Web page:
How The World Cup Changed Mobile Marketing

By: Kahuna | July 14, 2014 | Case Studies, Growth Marketing, Trends in Mobile

The BBC estimates that over one billion people from across the globe tuned in to watch yesterday’s World Cup finale. This global tournament has been taking place for over 80 years, but something was very different this time around – the pervasive effect of mobile technology. From streaming the game directly on mobile phones to using mobile devices as supplementary screens, fans were using their mobile devices as an integral part of the game-watching experience.

This kind of dual interaction is a veritable honey pot for today’s mobile marketers. Here are some of the ways that the world’s most innovative mobile marketers took advantage of the World Cup:


 

Be In the Moment – Push

Getting the timing right can make or break your mobile marketing campaign, and push notifications are the best way to communicate directly with a mobile user. For example, referencing game plays that have just happened and making breaking-news announcements are easy ways to feed off the frenzy and increase short-term engagement with your app. Some of the most advanced sports apps sent real-time game updates via push notifications in order to bring users to their app during the games, and saw heightened engagement as a result. In fact, recency has been shown to increase response rates by 150%.

The apps that will continue to reap the benefits of their World Cup marketing strategy are those that took a more discerning approach. The most sophisticated marketers realized that the user behavior data generated in their app during the World Cup would continue to be relevant long after the final match ended. Through analyzing a person’s in-app behavior (viewing specific teams, watching videos, etc.), these marketers gathered important data on the implicit interests of their fans to make sure every viewer only received messages that were relevant to them.

Interestingly, not all kinds of advertisements saw an uptick in response during the World Cup – in fact, many that could be deemed as “distracting” would be ignored and receive lower engagement. Push notifications must offer real-time value to the user in order to be effective.  


 

Establish Collective Identity – Social Media

The use of mobile phones serves as a proxy for real physical interaction with an audience. Fans across the world used their smartphones to connect to social media in the moment and share their thoughts about the games with others, creating a virtual community for fans across the globe. This kind of group mentality and feeling of national pride can make people behave differently than if they were acting in complete isolation. For example, some of the top sports apps streamlined the ability to share interesting facts and statistics with a user’s social network, giving those apps free brand promotion. When you combine this extreme level of patriotism incited by the World Cup with highly targeted advertising, you see extremely high engagement rates with World Cup-related advertisements.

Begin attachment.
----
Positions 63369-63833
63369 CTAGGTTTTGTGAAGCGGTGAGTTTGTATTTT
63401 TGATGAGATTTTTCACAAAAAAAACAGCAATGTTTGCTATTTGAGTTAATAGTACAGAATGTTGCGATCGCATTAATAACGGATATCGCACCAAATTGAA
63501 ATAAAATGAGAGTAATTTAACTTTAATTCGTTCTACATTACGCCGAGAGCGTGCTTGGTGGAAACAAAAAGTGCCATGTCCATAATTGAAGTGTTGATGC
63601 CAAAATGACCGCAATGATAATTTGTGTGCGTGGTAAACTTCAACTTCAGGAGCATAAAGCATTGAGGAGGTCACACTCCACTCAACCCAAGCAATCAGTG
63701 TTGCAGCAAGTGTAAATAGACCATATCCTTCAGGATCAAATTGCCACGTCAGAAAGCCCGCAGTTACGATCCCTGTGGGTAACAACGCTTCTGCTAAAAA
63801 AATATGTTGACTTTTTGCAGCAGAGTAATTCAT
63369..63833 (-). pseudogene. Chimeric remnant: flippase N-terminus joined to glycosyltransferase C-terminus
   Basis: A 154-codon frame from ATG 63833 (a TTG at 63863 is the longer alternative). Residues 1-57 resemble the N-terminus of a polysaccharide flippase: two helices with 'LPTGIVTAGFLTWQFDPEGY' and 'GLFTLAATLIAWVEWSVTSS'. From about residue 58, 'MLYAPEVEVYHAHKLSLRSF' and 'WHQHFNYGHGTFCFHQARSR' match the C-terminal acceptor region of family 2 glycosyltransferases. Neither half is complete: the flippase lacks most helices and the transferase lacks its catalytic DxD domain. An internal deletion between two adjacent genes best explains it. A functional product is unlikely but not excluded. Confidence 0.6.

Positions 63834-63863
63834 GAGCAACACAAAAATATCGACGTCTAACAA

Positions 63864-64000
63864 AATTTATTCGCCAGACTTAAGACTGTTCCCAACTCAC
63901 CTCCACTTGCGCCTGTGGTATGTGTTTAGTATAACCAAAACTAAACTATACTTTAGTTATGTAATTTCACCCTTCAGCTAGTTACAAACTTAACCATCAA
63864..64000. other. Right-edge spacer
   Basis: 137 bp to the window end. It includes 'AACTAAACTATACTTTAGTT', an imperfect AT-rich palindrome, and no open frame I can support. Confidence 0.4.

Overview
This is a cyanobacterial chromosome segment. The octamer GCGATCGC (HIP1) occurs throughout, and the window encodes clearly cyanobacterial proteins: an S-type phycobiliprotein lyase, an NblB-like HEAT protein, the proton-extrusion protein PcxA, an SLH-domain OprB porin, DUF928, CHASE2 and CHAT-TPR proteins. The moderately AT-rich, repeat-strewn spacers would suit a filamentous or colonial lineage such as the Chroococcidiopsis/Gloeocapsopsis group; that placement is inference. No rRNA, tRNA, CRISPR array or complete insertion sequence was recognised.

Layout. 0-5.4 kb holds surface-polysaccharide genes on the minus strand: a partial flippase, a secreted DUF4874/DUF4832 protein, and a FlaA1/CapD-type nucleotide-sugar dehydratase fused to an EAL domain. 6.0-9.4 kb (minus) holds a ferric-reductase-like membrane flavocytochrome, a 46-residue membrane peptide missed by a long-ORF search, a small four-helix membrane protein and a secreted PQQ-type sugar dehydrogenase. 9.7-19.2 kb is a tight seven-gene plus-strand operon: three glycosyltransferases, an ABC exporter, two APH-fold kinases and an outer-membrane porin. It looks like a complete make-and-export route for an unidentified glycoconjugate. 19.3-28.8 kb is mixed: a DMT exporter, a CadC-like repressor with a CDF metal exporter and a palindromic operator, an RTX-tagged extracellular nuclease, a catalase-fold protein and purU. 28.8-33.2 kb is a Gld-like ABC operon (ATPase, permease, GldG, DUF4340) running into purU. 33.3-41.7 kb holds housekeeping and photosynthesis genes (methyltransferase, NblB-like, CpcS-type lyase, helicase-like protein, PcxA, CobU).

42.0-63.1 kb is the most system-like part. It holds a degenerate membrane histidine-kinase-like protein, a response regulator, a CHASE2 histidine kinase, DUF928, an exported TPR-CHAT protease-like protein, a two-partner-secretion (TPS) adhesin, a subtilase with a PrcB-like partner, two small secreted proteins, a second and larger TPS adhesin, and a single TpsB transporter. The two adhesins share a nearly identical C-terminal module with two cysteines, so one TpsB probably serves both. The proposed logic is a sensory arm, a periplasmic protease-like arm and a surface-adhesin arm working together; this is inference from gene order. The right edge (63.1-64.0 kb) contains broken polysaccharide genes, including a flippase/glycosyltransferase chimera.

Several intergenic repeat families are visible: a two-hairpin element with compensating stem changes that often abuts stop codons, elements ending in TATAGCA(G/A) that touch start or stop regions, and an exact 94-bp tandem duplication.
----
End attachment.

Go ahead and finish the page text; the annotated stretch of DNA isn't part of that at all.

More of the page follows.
It will be interesting to see if marketers can continue to capitalize on the huge number of newly minted soccer fans.  The apps that forge these emotional ties are at an advantage moving forward.


 

Supplement the Experience – Interactive Ads

This World Cup also saw some incredible innovation around mobile-optimized advertisements that truly drew in mobile users and utilized the unique capabilities of mobile.

Nike and Google partnered to offer real-time display ads on mobile devices that only went live during specific World Cup games, and went offline when the game was over. These ads showed 3D renditions of each games’ biggest stars, and took advantage of the gyroscope present in most mobile devices by allowing the viewer to move their mobile phone to see the player from different angles. As of Friday, these eight different real-time campaigns generated two million fan interactions across 200 different countries.



McDonalds took advantage of cutting-edge augmented reality technology in their GOL! app, letting users turn real-world items such as fry boxes into virtual objects within a goal-scoring game. This is one of the first times we’ve seen this technology used for promotional purposes, and the novelty factor drove extreme levels of engagement. In addition, because the app requires you to have a fry box to activate the goal, it drove in-store purchases of McDonalds, bridging the gap between the physical and virtual worlds.



Takeaways

The most remarkable thing about the World Cup is the level of pure engagement seen across the globe; no other sporting event has the ability to enchant, impassion and enrage people quite like it. This kind of attention is an invaluable resource to marketers, and was used in novel ways during this World Cup. However, an event of this scale doesn’t come by too often; how can we apply the lessons learned to everyday mobile marketing campaigns?

  • Keep your messaging in the moment. When a person thinks that they might miss out, they will act.
  • Make it social. If you can incite a feeling of collective identity within your users, widespread action will follow naturally.
  • Try something new to keep people engaged. Novel ideas perform better and capture more attention.

The innovation seen during the World Cup reminds us that mobile marketing is in its infancy, and strategies are becoming more sophisticated by the day. In order to rise to the top, mobile marketers must take advantage of the most cutting-edge technologies to connect with their users in meaningful ways.